Positioning the microphone

In some scenes, instead of close to the action, we had the microphone close to the camera. We ended up with more sound from the camera operator than the actor, and in the cases of running, I had to scrap lots of good takes. Plus, in scenes where we used the tracks, the microphones picked up more sound from the tracks than the action. I kept them as they were, and hope it doesn’t compromise the story too much.

Foley and background sound

I did’t insist enough while filming, so we didn’t record separate ambient sound. In all the footage there is either action (footsteps, moving around or speech), or the crew talking between takes. There were a number of scenes where I wanted to replace the ambient sound with something better or more consistent, and after looking and listening to the footage two more times, I could only find two clips 4-5 seconds each.

Crew and members of the public in shot

There were a few scenes I scrapped because there were other people in shot and it caused continuity problems, plus they were irrelevant to the story. But two important scenes had either people or members of the crew (me, actually) in shot, so I ended up using the Motion effect and zooming in the footage. In the first scene, it compromised the image quality, but it is a very short scene right at the start of the film, so I hope it’s not a major problem.

Cars

Cars were everywhere – if not in shot, their sound could constantly be heard. We spent a lot of time waiting for cars to move away from where we were filming, but still, we have some beautiful scenes that I ended up not using because of the cars. Thankfully, the most important scenes were OK.

Continuity: the two suns

I hope it is not too obvious, but if you pay close attention, there are two big sources of light opposite to each other in the film. This is of course because some scenes were filmed in the morning and other in the afternoon. I figured out a possible solution just now: instead of mimicking the morning sun in the kitchen, we could have left these scenes without a big light source, and use the afternoon sun as the only sun, as if it were morning. No one else but us knows which part of the house is facing west, so I think it could work. A note to take for our next projects.

The good sides of the story

Even though I listed so many ‘problems’, the project was more than successful as a whole. We had an extremely good camera operator (shout out to Chris Hammond, as always), who was constantly coming up with creative camera angles and framing solutions. The film would have not had this impact if it weren’t for Chris. There are a number of beautiful shots both indoors and in the street, with great attention to composition, light and relevance to the story. Here are some of my favourite frames from the film:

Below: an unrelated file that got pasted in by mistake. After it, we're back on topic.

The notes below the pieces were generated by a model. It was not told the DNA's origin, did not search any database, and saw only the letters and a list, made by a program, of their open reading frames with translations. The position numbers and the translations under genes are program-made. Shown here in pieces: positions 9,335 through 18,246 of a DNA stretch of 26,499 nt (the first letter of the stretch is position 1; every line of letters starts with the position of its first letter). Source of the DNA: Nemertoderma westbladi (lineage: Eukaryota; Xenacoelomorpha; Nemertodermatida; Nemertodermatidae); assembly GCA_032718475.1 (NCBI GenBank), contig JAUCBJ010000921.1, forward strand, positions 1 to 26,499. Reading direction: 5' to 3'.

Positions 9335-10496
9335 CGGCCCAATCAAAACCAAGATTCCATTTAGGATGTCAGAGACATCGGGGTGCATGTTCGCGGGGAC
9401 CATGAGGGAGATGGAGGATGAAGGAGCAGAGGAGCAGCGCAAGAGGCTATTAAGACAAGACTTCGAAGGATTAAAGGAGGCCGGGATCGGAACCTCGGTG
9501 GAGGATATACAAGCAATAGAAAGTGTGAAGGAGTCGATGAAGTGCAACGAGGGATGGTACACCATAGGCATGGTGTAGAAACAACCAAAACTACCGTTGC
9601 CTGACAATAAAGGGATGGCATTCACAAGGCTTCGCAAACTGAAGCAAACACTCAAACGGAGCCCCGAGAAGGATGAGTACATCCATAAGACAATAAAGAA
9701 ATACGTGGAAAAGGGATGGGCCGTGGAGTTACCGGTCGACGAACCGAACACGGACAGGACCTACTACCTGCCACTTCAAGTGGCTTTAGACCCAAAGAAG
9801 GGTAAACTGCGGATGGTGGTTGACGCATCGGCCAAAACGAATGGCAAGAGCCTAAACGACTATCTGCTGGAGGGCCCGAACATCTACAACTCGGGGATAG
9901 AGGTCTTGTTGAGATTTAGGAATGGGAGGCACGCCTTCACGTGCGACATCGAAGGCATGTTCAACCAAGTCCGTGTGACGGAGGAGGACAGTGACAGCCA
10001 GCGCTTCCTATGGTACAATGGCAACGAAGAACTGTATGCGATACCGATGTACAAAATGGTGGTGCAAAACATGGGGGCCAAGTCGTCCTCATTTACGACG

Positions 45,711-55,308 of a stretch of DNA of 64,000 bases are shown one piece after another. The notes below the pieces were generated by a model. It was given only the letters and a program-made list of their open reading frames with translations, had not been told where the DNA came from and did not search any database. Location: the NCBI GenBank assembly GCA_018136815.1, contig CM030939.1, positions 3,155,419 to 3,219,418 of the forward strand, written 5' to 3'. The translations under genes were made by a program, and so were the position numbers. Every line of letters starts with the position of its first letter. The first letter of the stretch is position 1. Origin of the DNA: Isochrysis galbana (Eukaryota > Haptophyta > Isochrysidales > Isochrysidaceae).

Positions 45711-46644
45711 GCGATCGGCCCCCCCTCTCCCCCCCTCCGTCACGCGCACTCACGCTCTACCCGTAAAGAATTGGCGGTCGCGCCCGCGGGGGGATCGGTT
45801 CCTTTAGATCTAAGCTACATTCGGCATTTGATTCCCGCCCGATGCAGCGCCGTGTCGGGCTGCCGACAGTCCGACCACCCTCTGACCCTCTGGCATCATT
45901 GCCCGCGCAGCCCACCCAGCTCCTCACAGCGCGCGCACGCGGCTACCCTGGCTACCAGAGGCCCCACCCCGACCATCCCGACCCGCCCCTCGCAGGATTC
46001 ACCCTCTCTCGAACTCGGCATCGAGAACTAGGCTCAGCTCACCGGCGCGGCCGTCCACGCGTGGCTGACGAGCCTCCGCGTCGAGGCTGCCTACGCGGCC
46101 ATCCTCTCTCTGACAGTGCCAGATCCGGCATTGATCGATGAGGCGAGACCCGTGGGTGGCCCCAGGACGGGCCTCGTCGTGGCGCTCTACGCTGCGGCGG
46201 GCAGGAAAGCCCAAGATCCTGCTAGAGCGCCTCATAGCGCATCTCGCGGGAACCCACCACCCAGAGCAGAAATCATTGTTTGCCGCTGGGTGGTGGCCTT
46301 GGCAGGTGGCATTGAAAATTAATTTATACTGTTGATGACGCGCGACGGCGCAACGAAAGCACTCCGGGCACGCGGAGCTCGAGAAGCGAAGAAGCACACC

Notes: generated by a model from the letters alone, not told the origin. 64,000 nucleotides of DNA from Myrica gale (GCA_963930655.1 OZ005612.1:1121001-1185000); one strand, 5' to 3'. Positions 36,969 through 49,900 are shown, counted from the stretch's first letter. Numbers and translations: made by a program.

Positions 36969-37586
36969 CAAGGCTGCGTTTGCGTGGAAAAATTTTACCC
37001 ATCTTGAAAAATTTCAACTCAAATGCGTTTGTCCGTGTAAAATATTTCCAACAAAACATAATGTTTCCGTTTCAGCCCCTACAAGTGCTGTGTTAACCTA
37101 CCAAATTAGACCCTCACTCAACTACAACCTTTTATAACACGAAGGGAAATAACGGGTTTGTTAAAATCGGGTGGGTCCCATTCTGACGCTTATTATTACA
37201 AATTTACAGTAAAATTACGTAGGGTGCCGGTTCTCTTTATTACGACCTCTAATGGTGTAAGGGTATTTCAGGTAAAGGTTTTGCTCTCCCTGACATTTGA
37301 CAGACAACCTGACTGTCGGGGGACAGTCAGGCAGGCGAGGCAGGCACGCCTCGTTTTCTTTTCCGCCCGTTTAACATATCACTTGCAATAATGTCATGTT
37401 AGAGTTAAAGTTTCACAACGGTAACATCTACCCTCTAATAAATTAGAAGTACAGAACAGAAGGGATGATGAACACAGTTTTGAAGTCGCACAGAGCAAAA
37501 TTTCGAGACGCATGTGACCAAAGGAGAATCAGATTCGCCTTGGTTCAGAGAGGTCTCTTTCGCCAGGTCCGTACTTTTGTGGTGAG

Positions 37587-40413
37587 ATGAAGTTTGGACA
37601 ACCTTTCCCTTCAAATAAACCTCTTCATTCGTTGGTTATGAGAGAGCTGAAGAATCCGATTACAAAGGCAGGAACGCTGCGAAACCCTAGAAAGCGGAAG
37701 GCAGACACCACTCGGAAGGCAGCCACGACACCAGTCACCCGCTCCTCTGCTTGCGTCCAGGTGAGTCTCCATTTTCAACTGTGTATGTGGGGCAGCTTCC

INT KITCHEN

INT KITCHEN

(I am also using this one for the film thumbnail)

INT KITCHEN

INT KITCHEN

EXT STREET

EXT STREET

INT HALLWAY

INT HALLWAY

INT DOOR

INT DOOR

I also love the final scene, where the camera tracks back while the door is closing. It wasn’t intentional, and when it happened on set, we were extremely happy – I think it is a very effective way to end the film.

Colour correction wasn’t a problem either. I did try to make the outside scenes more vivid and the inside ones more bland, increasing the contrast and saturation in the outside ones and decreasing in the inside. I hope it helps the story.

With all this great footage, what more could I have wished for?

Our actors / producers also did a wonderful job, (shoutout to Jack Harris and James Root) and I am thankful we chose to work on James’ script – the story was written well, with a simple but straightforward twist.

Final touch: stereo sound

For the first version of the film, I wanted to have a consistent sound in terms of levels and quality. I chose to force it all to mono, so I have more control. Plus, I know the lecture theatre we are using to screen the films has some channel problems, so the safest bet was to have a mono version of the film. When that was done, I started working on sound panning. I think the end result is worth not only watching, but also listening to. Since there isn’t any dialogue in the film, the visuals and sound are supposed to move the story forward. And I think it works: